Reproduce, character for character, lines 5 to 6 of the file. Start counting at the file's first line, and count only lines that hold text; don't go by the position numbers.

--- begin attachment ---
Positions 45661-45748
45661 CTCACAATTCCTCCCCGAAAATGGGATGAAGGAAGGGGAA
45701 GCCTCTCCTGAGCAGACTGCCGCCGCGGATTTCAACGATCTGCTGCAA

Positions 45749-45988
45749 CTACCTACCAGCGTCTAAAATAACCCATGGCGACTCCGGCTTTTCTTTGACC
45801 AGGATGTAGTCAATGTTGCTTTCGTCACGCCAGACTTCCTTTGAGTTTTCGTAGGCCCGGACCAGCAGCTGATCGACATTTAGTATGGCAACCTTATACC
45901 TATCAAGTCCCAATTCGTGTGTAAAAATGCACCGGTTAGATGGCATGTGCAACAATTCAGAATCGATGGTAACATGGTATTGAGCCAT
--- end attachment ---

45749 CTACCTACCAGCGTCTAAAATAACCCATGGCGACTCCGGCTTTTCTTTGACC
45801 AGGATGTAGTCAATGTTGCTTTCGTCACGCCAGACTTCCTTTGAGTTTTCGTAGGCCCGGACCAGCAGCTGATCGACATTTAGTATGGCAACCTTATACC